November 29, 2015
Our weekly round up of noteworthy items from and about the social sector. For more links to great content, follow us on Twitter at @pndblog....
The CEOs from 78 companies and 20 economic sectors have issued an open letter on the World Economic Forum site calling upon "governments to take bold action at the Paris climate conference (COP 21) in December 2015 to secure a more prosperous world for all of us."
On the Giving in LA blog, John Kobara, executive vice president and COO of the California Community Foundation, citing the latest findings from neuroscience, notes that our brains have a philanthropic center, powered by oxytocin, that requires regular exercise. "The more we test our biases, certainties and assumptions by directly experiencing our feelings and expressing our compassion," writes Kobara, "the more we energize our philanthropic brains. Our philanthropy gets humanized and embodies the definition of philanthropy — our love for one another...."
On Giving Tuesday, crowdfunding platform Crowdrise will launch its second-annual Giving Tower campaign, the centerpiece of which will be a virtual tower made up of bricks that represent donations made to participating charities. Megan Ranney reports for Mashable.
And a nice reminder from Money magazine's Kerri Anne Renzulli that there are ways to give to charity this holiday season other than giving cash.
"Low-income high school graduates were far less likely to enroll in higher education in 2013 than in 2008, a downward trend that came at the same time the Obama administration was pushing to boost college access and completion," a new analysis of Census Bureau data finds. The Washington Post's Emma Brown reports.
Still confused about what impact investing is — and isn't? Elizabeth Coston, director of operations and investor relations at investment fund Impact Engine, shares a curated list of impact investing-related resources, articles and reports tailored to specific audiences.
GiveWell has released its updated charity recommendations for 2015 and will be holding a conference call on Tuesday, December 1, at 5:30 EST, to discuss the recommendations and answer questions from those on the call. (Registration required.)
In a brief note, Nonprofit Quarterly's Ruth McCambridge and Joel Toner share how they plan to honor the late Rick Cohen's work and legacy.
On the American Express Company's CSR Now! blog, Tim McClimon, president of the American Express Foundation and an Independent Sector board member, shares some of the key takeaways from a series of fifteen regional conversations with more than two thousand nonprofit and philanthropic leaders conducted by IS over the past year.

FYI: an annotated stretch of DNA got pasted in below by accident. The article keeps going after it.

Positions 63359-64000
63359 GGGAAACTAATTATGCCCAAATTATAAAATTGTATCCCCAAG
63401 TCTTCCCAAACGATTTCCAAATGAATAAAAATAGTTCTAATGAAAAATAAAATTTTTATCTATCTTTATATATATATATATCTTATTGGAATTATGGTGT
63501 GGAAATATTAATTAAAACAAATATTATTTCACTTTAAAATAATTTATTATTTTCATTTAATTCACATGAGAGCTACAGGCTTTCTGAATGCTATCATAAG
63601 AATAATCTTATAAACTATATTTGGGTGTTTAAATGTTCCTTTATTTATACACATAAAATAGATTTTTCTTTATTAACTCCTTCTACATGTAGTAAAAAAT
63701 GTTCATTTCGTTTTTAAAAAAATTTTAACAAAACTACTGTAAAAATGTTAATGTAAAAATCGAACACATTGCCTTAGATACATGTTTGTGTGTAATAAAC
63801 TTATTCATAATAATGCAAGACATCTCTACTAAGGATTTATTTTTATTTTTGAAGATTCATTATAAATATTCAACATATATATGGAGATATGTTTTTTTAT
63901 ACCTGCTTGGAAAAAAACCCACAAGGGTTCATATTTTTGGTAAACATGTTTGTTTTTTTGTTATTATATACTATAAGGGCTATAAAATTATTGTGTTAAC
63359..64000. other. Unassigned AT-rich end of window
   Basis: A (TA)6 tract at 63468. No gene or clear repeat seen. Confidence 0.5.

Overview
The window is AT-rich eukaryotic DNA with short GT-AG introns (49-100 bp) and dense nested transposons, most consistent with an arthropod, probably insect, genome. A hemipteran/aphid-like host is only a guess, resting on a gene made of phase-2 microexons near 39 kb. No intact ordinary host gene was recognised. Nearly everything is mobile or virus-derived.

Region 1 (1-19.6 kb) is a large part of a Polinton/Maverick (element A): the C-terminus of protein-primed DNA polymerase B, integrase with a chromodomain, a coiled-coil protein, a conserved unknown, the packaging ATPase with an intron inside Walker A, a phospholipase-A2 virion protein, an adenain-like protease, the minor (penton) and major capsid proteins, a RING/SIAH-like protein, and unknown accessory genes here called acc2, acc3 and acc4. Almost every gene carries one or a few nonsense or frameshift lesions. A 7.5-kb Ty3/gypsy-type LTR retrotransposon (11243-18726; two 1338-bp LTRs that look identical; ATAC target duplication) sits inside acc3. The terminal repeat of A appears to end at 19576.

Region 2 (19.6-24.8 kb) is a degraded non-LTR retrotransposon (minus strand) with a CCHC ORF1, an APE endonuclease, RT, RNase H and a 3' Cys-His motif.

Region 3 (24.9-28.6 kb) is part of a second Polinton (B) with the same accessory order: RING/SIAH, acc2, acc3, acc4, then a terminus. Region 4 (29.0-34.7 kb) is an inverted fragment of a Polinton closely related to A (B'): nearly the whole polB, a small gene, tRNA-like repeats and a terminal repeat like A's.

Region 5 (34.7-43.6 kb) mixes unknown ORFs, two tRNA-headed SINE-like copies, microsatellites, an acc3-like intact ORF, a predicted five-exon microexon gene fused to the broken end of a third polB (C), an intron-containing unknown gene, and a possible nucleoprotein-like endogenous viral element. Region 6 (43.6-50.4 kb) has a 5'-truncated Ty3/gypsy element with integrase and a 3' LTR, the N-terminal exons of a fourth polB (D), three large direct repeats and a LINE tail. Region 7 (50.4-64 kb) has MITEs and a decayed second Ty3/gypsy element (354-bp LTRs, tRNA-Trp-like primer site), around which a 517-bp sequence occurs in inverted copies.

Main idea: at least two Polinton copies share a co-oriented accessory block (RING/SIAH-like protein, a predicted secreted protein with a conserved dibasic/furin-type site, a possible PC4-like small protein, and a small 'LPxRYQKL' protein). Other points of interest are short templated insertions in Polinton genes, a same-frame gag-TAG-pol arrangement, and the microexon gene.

To mark the 180th birthday of Scottish-American industrialist Andrew Carnegie, the "father of modern philanthropy," the Carnegie Corporation of New York has released an HTML version of the steel tycoon's foundational 1889 essay "The Gospel of Wealth" and is inviting readers to use the Genius annotation tool (a Chrome extension) to comment on whether the essay is still relevant in 2015. (The foundation also has made the complete text of the essay available as a PDF or Kindle download.)
As it nears its 90th year of grantmaking, the Charles Stewart Mott Foundation is reaffirming "its commitment to education as the most important pathway to opportunity" by changing the name of its Pathways to Opportunity program to simply Education.
How can philanthropy help build a field of practice. The Rockefeller Foundation's Kevin O'Neil shares some lessons from public health.
In a post on the Philanthropreneurship Forum site, Sonal Shah, professor of practice and founding executive director of the Beeck Center for Social Impact & Innovation at Georgetown University, looks at five strategies that philanthropy can deploy to "achieve impact at scale."
Philanthropy West Virginia has released its 2015 State of Philanthropy Report, which is based on tax filings from 2013 and shows a year-over-year decline of $10.4 million on combined itemized charitable giving in the state of $474,421,000. More details here.
And on his Nonprofit Chronicles blog, Marc Gunther shares highlights of a conversation with Sally Osberg, president and CEO of the Skoll Foundation, and Roger L. Martin, a former dean of the Rotman School of Management at the University of Toronto, Skoll Foundation board member, and co-author, with Osberg, of the recently released Getting Beyond Better: How Social Entrepreneurship Works, about the foundation's approach to philanthropy.
That's it for this week. What have you been reading/watc"hing/listening to? Drop us a line firstname.lastname@example.org or via the comments section below....